The Office of Emergency Management & Planning encourages each student, faculty, and staff member to read the hurricane preparedness information on the National Weather Service in Raleigh website. The key to effective preparedness is knowing your local risks, developing a plan of action, and having a means of staying informed. Take advantage of our campus safety resources, registering for Alert Carolina, downloading the LiveSafe mobile app, and following the general safety tips, all accessible on our CarolinaSafe website.
The time to prepare is now!
All week long the National Weather Service will issue informative messages to help you prepare for the hurricane season. Today’s topics include rip currents, and identifying your trusted sources of information.
Rip currents are dangerous because they can pull people away from shore. Rip current speeds can vary from moment to moment and can quickly increase to become dangerous to anyone entering the surf. Rip currents can sweep even the strongest swimmer out to sea. Some clues that a rip current may be present include a channel of churning, choppy water, a difference in water color, a break in the incoming wave pattern, and a line of foam, seaweed or debris moving seaward.
If you find yourself caught in a rip current, stay calm and don’t fight the current. Escape the current by swimming in a direction following the shoreline. When free of the current, swim at an angle—away from the current— toward shore. If you are unable to escape by swimming, float or tread water. When the current weakens, swim at an angle away from the current toward shore. If at any time you feel you will be unable to reach shore, draw attention to yourself: face the shore, call or wave for help. Also, don’t become a victim while trying to help someone else! Many people have died in efforts to rescue rip current victims. Instead, get help from a lifeguard. If a lifeguard is not present, yell instructions on how to escape. If possible, throw the rip current victim something that floats. Call 911 for further assistance.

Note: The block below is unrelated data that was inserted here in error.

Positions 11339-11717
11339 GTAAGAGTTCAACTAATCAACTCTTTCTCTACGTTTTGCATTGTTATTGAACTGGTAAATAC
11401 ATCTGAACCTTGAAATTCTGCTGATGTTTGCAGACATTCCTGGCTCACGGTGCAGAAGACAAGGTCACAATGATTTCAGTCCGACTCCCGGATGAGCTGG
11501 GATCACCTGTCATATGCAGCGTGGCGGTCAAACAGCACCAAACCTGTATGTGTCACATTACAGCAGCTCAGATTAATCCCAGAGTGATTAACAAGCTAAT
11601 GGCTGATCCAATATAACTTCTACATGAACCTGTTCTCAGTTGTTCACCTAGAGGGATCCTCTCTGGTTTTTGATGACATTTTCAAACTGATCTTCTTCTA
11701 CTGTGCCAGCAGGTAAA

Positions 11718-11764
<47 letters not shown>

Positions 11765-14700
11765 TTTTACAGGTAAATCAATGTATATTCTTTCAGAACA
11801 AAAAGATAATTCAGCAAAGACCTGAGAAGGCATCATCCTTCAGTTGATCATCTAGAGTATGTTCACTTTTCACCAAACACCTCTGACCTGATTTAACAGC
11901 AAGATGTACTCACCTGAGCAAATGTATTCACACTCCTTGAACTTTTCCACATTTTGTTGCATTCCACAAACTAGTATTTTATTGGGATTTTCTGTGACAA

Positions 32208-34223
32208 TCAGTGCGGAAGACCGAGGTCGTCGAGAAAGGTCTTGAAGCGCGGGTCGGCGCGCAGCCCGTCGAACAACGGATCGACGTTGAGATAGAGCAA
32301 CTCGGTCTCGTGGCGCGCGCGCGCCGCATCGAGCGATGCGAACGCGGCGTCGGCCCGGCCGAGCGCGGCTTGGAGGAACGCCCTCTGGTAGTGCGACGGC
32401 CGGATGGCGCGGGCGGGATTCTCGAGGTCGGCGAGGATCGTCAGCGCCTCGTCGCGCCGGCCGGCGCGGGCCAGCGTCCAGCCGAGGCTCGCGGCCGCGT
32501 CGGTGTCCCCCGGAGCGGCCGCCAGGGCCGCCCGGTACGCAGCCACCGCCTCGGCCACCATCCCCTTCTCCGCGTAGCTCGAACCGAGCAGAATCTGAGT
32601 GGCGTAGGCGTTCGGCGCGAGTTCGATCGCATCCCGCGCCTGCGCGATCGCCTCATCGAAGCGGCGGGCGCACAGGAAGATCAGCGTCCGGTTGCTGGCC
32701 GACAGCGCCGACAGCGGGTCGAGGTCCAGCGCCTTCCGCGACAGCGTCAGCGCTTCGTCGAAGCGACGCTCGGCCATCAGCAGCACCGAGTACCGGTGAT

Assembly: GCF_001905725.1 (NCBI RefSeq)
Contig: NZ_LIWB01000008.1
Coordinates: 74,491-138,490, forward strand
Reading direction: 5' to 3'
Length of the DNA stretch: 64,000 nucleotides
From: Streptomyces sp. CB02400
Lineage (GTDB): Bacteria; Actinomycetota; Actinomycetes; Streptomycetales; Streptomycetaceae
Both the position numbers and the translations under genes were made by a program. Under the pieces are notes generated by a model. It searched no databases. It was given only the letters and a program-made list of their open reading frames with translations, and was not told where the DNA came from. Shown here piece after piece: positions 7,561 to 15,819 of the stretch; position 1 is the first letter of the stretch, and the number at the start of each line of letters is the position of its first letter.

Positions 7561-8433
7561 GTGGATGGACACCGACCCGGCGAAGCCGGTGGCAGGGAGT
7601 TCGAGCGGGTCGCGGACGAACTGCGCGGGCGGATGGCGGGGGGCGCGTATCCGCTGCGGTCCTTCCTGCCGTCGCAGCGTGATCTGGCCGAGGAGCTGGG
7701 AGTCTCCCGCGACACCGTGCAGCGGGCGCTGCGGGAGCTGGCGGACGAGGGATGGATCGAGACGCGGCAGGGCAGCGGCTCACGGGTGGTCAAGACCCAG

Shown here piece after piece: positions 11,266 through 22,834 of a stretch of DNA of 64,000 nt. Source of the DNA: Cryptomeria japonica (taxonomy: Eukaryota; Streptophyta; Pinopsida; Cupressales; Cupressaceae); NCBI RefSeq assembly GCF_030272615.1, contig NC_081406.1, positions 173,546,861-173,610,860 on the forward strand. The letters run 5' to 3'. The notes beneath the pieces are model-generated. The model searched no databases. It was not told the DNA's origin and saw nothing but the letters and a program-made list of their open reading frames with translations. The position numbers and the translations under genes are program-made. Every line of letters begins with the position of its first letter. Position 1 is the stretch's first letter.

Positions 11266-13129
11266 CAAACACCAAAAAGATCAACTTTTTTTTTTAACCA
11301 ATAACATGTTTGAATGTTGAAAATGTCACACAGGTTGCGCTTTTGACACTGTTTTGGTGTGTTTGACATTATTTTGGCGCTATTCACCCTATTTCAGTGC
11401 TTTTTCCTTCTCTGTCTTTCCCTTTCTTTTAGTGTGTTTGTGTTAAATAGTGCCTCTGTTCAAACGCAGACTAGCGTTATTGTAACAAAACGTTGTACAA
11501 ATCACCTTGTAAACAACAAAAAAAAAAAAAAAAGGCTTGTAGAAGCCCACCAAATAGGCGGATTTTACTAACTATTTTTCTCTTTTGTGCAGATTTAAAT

Organizations such as FLASH make disaster safety recommendations. And the media outlets will broadcast this information to you. All work together to be your trusted sources, especially for those less able to take care of themselves.
Here are some additional suggestions regarding where to get trusted tropical storm and hurricane information:
- Television: Tune in to your trusted local news source.
- Phone: Access mobile.weather.gov on your mobile phone and get Wireless Emergency Alerts.
- Radio: Receive forecast information and news on your NOAA Weather Radio.
- Social Media: Follow official government agencies, trusted media partners, and share critical information with friends and family.
- Computer: Access information from weather.gov, ready.gov, ReadyNC.org, and FLASH.org.